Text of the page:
Imagine combining the slasher qualities of 90’s movies like Scream seamlessly with the warm haziness of unrequited love from an 80’s John Hughes flick and a road trip so surreal it would give Hunter S. Thompson a run for his money.  This is the magic of White Rabbit. Caleb Roehrig’s second YA book is another foray into mystery, but that’s where the comparisons ends with this sophomore book. Mischievous, sarcastic and a totally wild ride, find out all the reasons you should be picking up White Rabbit when it releases next month.


White Rabbit by Caleb Roehrig.jpg

White Rabbit by Caleb Roehrig

Hardcover, 320 pages
Expected publication: April 24th 2018 by Feiwel Friends

Rufus Holt is having the worst night of his life. It begins with the reappearance of his ex-boyfriend, Sebastian—the guy who stomped his heart out like a spent cigarette. Just as Rufus is getting ready to move on, Sebastian turns up out of the blue, saying they need to “talk.” Things couldn’t get much worse, right?

But then Rufus gets a call from his sister April, begging for help. And then he and Sebastian find her, drenched in blood and holding a knife, beside the dead body of her boyfriend, Fox Whitney.

April swears she didn’t kill Fox—but Rufus knows her too well to believe she’s telling him the whole truth. April has something he needs, though, and her price is his help. Now, with no one to trust but the boy he wants to hate yet can’t stop loving, Rufus has one night to prove his sister’s innocence…or die trying.



Caleb Roehrig is a writer and television producer originally from Ann Arbor, Michigan. Having also lived in Chicago, Los Angeles, and Helsinki, Finland, he has a chronic case of wanderlust, and can recommend the best sights to see on a shoestring budget in over thirty countries. A former actor, Roehrig has experience on both sides of the camera, with a résumé that includes appearances on film and TV—as well as seven years in the stranger-than-fiction salt mines of reality television. In the name of earning a paycheck, he has: hung around a frozen cornfield in his underwear, partied with an actual rock-star, chatted with a scandal-plagued politician, and been menaced by a disgruntled ostrich.


I am going to put this thought out there: I’m terrible at moodboards, but I’ll make one for Caleb any day of the week.

Collage for Blog #2


Overall:  Rufus just wants to enjoy a party, and, maybe, flex his new abs a bit, but his ex-boyfriend shows up wanting to talk to him and totally ruins his party vibe in milliseconds. Combine that with his estranged half-sister’s call that she needs help WITH A MURDER,  a cast of characters that have bullied and tormented Rufus his entire life, and you have the beginnings of sleuthy, emo examination of friendship, family and love, all told through the dimmed dashboard headlights of your secret ex-boyfriend’s Jeep.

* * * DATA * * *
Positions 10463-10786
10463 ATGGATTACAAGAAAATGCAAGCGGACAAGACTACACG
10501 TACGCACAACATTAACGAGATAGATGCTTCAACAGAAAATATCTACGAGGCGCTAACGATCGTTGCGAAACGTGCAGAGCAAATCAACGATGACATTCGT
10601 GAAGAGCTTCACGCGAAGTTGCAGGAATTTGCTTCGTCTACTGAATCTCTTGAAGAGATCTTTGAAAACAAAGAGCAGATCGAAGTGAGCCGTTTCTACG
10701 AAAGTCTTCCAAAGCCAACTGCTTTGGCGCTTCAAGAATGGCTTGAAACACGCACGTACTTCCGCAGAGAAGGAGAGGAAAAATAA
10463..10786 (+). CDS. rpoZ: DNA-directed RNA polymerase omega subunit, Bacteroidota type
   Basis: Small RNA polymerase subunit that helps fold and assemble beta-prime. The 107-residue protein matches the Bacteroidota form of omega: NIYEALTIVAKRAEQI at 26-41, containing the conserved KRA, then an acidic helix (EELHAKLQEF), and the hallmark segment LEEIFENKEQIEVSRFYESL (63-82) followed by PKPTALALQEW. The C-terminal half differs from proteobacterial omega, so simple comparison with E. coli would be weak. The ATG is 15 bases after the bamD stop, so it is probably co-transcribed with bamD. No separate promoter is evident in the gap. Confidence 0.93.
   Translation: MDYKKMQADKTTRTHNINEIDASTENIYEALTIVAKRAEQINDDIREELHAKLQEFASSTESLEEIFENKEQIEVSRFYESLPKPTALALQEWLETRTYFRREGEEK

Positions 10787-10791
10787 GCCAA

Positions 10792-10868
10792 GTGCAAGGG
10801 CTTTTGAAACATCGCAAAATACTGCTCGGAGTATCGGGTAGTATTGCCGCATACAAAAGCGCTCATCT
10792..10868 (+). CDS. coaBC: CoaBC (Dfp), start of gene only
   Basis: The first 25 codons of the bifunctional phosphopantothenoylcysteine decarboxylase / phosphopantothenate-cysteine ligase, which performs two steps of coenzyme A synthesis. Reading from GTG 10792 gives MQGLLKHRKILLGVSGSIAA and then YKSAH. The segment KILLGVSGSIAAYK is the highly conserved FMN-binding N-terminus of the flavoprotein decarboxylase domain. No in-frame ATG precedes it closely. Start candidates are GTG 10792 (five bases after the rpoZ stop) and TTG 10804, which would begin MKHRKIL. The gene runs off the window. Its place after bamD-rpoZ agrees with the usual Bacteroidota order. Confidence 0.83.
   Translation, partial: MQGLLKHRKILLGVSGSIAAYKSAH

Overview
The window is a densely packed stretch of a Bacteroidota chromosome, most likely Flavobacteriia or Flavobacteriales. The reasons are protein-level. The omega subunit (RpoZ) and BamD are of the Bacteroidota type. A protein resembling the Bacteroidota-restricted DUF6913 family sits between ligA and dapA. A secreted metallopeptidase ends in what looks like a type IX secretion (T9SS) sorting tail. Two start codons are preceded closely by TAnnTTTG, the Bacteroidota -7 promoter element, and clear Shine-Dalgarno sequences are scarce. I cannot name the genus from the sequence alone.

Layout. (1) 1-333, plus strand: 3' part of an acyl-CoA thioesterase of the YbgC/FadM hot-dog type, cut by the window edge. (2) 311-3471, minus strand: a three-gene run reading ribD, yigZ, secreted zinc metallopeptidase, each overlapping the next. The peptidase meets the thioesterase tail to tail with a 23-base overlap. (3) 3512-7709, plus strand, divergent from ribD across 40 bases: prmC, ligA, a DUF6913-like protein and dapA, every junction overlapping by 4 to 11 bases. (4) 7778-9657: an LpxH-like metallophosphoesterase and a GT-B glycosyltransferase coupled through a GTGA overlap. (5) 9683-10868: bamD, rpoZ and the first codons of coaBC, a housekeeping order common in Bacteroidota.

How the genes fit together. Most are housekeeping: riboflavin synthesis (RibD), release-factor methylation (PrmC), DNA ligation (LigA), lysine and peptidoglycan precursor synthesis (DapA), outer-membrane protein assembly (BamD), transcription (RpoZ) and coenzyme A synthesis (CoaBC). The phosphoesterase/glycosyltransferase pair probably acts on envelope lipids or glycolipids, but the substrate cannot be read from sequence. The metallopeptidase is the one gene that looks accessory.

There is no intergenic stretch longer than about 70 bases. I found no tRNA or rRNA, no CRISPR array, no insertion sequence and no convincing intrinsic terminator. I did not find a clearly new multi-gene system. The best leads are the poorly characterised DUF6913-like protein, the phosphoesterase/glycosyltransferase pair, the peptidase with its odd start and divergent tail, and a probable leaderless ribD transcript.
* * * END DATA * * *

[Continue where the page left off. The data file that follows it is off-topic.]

The tangential thing that Caleb does is that he manages to make the greatest drama of Rufus’s Friday night NOT the dead body, the ensuing race to catch a killer, but Sebastian. Sure, they are trying to figure out a mystery and trying to stay one step ahead of an unknown killer on the loose (could they be in the car with them??), but the care with which Caleb addresses Rufus’s heartbreak can not be underscored. This is the line delicately towed by Caleb in the unique unfolding mystery that is White Rabbit. In the midst of all the murder and school drama that surrounds this night, at the heart of this novel, Rufus is stuck in a car with his ex that basically ghosted him driving him around. All his heartache and their history rises up as they circle around town attempting to make sense of the mystery and while you’re cued into the mystery, you’re wondering how the mystery of Rufus and Sebastian will unfold. It’s gentle and beautiful and keep me turning pages long after midnight.

Judge a Book by its Cover: Caleb’s books have an AESTHETIC–creepy, dark forests, blue. OF COURSE I will always pick them up!


Me Talk Pretty: Caleb’s prose is imaginative, as it is biting sarcastic, angsty, and full of witty references to musicals and Gaga.  It’s how he captures Rufus’s voice that makes this book such a joy to read amid the terror and the chaos. Below are some quotes to demonstrate  why.  Keep in mind that I was generously provided an ARC of White Rabbit by MacMillan, so the following quotes may not be final.

He’s so good-looking it still takes my breath away, event when I’m wishing I’d never known him.

All the while, resentment gradually consumed by gut like some kind of mold.

Small town. Rumors got nowhere to go but everywhere.

I’m dimly aware that I’m only making everything worse; but the only two things I’m actually any good at are losing control and screwing up my life by antagonizing powerful adults–I’m finally in my milieu.

A sliver of resentment is lodged in my heart that I can’t seem to ignore, no matter how hard I try, and it keeps calling my attention to two little molehills that cry out to be built into mountains.


Body Count: …

Too damn high 2.gif

Don’t Believe the Hype: There is no sophomore slump here.  Not even a hint of one.

Open tab/Last call: If you haven’t seen Caleb’s Instagram feed, then I will point you there first so you can ogle his photos from his travels. Then, I’ll say this: Caleb, I want to meet you in the most unique bar you’ve ever been to and have the tallest cocktail ever to discuss all the spoilers for your upcoming novel, Death Prefers Blondes, your beauty regimen and maybe throw in some griping shade at the current administration.


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